Graffiti Moon by Cath Crowley
Lucy and her friends have just finished Year Twelve. Her friends want to celebrate, but to Lucy, the only thing that would complete the night is finding the elusive Shadow, a local graffiti artist. Lucy imagines that he’s someone special, someone who could really understand how important art is to her. But Lucy’s friends are set on hanging out with boys – Daisy’s boyfriend Dylan and his buddies Ed and Leo. As Jazz eyes up Leo, Lucy finds herself stuck with Ed, who she knows from an earlier failed date. It is not how she wants to spend the night at all.
For their parts, the guys are caught up in something big. They have to repay money owed to a neighborhood tough guy. Trying to stir up romance while settling the details of a heist is a very tricky thing but they are certainly going to try.
Part of what makes Graffiti Moon special is the way artistic talent is seen as a gift and art honored as something worth pursuing. Many of the characters show exceptional artistic talent, but although their talents are very different, each of them is valued for their abilities. Crowley makes it clear that book smarts are not the only type of intelligence a person can possess. This is an incredibly important and powerful message for teen readers. Because school is such a powerful force in the lives of young people, too often academic ability is revered while all other talents are demeaned as lesser. Graffiti Moon will open the minds of some and provide much needed support and affirmation to others.
Crowley also does a beautiful job of showing nontraditional families. There are a variety of family structures shown and they are all treated with respect. Teens without a stable two parent household will latch on to the different ways the families in this book support each other, break apart and reform.
Life is messy and the teens in this book know that firsthand. They make mistakes. They make choices that adults in a position of safety and financial security would consider stupid or dangerous. But it is clear at every turn that they are all just trying to do their best. That at each juncture, they try to make the best decisions they can given the hand they’ve been dealt. And sometimes that still means making a bad decision. And sometimes it means trying to undo their mistakes. And most of the time it means they need to trust people more. I really appreciated how clearly you could understand their thought processes and their motivations. And that’s all due to Crowley’s masterful writing. Because in someone else’s hands, these kids are punks, or worthless or troublemakers. But Graffiti Moon shows you that a person is not defined by bad decisions or mistakes or having a hard life. There is no condescension here. And the lessons learned are not those of falling hard or failing. They are about love and trust and finding your own path, whatever it may be.
Age Recommendation: If you don’t have a terrible opposition to swearing, this would be fine for Grades 7 and up. But with the f-word puts you off, certainly you could wait until high school.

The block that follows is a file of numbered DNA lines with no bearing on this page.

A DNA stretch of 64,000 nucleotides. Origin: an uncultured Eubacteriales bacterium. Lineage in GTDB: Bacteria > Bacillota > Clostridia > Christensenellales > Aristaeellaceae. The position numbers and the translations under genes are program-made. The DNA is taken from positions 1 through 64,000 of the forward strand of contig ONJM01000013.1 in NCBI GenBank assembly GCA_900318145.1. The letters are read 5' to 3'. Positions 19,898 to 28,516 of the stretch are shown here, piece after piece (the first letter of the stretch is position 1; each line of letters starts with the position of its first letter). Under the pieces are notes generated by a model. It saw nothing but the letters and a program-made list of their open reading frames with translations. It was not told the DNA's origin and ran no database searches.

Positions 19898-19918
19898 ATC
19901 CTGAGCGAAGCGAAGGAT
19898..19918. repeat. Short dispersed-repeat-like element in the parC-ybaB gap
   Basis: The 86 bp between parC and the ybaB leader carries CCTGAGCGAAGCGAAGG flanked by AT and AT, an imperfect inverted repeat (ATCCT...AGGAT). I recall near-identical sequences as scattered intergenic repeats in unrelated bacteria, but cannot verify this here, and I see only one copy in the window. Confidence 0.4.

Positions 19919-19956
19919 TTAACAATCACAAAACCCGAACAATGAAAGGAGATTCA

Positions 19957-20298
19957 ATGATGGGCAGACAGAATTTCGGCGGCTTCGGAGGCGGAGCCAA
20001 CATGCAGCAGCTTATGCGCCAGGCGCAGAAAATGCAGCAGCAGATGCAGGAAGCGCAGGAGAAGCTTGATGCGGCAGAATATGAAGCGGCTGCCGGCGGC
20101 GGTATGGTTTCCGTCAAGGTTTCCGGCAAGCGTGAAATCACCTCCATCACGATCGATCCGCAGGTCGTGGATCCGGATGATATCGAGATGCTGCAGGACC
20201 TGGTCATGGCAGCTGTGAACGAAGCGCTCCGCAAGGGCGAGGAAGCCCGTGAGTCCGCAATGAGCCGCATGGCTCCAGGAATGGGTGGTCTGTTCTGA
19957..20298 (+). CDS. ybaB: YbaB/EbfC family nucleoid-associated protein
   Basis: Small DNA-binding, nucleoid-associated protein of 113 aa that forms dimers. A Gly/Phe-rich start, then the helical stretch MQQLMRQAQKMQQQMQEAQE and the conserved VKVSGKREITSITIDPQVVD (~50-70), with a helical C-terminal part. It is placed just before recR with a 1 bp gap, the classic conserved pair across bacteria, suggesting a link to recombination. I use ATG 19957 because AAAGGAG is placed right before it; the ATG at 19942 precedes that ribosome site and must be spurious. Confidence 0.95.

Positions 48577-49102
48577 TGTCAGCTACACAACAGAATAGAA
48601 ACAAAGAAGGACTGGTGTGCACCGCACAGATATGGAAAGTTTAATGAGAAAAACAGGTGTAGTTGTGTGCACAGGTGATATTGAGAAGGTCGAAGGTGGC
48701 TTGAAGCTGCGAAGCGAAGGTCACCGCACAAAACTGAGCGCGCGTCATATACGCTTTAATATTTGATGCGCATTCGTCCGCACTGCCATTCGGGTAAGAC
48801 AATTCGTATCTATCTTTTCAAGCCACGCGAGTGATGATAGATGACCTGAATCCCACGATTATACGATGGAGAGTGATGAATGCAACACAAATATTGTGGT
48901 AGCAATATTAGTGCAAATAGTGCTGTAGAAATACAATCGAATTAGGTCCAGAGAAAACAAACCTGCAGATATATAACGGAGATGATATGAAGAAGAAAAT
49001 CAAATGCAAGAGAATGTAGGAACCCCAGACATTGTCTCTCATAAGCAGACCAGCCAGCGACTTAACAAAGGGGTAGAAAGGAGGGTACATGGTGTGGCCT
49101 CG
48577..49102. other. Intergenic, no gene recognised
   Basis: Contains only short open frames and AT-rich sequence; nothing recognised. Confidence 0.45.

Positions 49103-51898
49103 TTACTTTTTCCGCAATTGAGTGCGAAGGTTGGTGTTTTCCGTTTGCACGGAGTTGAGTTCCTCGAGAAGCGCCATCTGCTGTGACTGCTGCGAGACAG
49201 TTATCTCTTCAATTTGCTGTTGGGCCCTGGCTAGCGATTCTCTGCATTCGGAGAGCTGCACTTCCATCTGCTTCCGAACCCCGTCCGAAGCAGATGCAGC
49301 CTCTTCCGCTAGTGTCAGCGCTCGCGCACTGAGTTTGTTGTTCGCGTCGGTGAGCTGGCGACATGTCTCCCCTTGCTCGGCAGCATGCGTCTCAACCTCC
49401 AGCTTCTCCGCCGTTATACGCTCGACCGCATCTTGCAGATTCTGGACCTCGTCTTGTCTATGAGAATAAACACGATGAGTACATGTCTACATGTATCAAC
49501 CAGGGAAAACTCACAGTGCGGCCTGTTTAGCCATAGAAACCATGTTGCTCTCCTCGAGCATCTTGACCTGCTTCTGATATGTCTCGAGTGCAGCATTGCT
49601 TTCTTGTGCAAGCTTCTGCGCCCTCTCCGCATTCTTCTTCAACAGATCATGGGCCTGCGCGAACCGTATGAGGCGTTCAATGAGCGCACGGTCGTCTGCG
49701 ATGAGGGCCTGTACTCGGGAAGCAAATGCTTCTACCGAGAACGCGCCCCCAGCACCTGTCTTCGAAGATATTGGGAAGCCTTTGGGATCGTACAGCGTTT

Great for: Is it clear how much I loved this book? I would recommend it to anyone, especially readers that like a little romance and a bit of adventure. But absolutely for every kid who has a talent or skill that is something other than “being successful at school”.
Sex, Nudity, Dating – People date and kiss. Couples break up. A teen’s mother was a teenage mother herself. A teen grabs his date’s behind, she does not want or encourage this. There are excellent descriptions of the feeling of having a crush and being somewhat obsessed with the object of your affection. A teen imagines himself intertwined with his crush. A teen says she felt “static electricity down there”. A guy has been with “lots of girls”. Teens flirt. Sex is discussed. Teens moon others from passing cars. A teen mimes masturbation. A teen tells someone he’s just met that they should “do it later”. A couple holds hands. A couple had slept together.
Profanity – “fuck/fucking”, “shit”, “dick”, “arse”, obscene hand gestures are used, including the middle finger and the two-fingered reverse peace sign, which doesn’t have meaning in the US, but does in the UK and Australia. “piss”, “wanker”, “crap”, “damn”, rude suggestions are made about where someone can put something, “balls,””motherfucker”,
Death, Violence and Gore – A drunk threatens to kill people (this is not scary, just sounds like ranting). A teen says she kicks her boyfriend in the balls to get him to tell her the truth. There’s speculation that you might be decapitated if you stick your head out of a moving train. One teen warns another to keep “the girls” away from a certain guy. One of the characters loses someone important to him to a heart attack. The circumstances surrounding the death and emotions resulting from it are continuously circled back upon. Teens are threatened by a someone with a hammer. He uses a compass point as a weapon, threatening to pierce someone’s nipple but ultimately to violently pierce someone’s ear. A teen has broken more than one person’s nose, once as a reaction to being touched when she did not want to be, later when threatened.
Drugs, Alcohol and Smoking – A house smelled of cigarettes and tasted like beer (this is poetry, so the tasting part is not literal). Teens drink beer sometimes with adults.
Frightening or Intense Things – Teens engage in criminal activity. One owes money to someone who is likely to cause him lots of problems if it is not repaid. Risks are weighed versus the possibility of going to jail. Teens plan to steal things.